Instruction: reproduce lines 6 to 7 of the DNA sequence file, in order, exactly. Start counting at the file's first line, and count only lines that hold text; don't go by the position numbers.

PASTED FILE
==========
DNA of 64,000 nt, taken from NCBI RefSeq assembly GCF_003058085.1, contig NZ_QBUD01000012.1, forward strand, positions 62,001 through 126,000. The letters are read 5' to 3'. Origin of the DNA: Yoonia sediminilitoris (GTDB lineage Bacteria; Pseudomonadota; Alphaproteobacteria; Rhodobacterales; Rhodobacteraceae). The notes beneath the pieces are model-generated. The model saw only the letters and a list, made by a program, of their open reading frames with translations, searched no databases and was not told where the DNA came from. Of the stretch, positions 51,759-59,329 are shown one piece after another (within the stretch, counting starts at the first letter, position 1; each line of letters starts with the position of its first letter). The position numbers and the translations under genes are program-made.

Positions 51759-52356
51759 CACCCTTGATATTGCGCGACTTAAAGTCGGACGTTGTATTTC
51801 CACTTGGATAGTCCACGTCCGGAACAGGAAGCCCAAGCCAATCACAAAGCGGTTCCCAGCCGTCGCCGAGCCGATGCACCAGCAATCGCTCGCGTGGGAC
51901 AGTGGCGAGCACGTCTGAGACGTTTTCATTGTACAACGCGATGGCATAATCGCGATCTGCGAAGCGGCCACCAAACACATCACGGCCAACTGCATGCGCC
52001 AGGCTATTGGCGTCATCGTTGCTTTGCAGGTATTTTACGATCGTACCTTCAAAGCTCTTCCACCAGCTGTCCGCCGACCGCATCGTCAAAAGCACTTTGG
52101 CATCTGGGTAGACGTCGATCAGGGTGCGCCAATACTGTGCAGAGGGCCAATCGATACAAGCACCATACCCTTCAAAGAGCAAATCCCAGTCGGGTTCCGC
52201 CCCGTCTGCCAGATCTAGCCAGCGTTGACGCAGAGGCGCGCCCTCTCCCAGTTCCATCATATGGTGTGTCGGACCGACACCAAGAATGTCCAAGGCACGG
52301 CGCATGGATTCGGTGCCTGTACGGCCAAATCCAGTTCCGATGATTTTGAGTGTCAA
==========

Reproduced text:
52001 AGGCTATTGGCGTCATCGTTGCTTTGCAGGTATTTTACGATCGTACCTTCAAAGCTCTTCCACCAGCTGTCCGCCGACCGCATCGTCAAAAGCACTTTGG
52101 CATCTGGGTAGACGTCGATCAGGGTGCGCCAATACTGTGCAGAGGGCCAATCGATACAAGCACCATACCCTTCAAAGAGCAAATCCCAGTCGGGTTCCGC